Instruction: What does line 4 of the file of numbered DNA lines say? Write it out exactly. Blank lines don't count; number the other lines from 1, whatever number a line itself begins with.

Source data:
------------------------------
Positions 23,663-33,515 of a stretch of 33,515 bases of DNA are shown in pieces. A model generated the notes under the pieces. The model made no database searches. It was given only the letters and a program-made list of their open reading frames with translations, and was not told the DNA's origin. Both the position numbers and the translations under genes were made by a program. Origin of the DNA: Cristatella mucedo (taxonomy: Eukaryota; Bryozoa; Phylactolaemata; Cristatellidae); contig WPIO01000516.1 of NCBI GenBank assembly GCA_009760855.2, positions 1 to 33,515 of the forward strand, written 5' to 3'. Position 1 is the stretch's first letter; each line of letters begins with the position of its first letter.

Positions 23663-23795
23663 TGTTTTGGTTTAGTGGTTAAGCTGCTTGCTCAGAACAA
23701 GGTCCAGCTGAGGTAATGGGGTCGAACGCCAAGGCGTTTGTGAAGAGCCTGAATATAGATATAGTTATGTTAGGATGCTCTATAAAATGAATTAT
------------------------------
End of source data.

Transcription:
23701 GGTCCAGCTGAGGTAATGGGGTCGAACGCCAAGGCGTTTGTGAAGAGCCTGAATATAGATATAGTTATGTTAGGATGCTCTATAAAATGAATTAT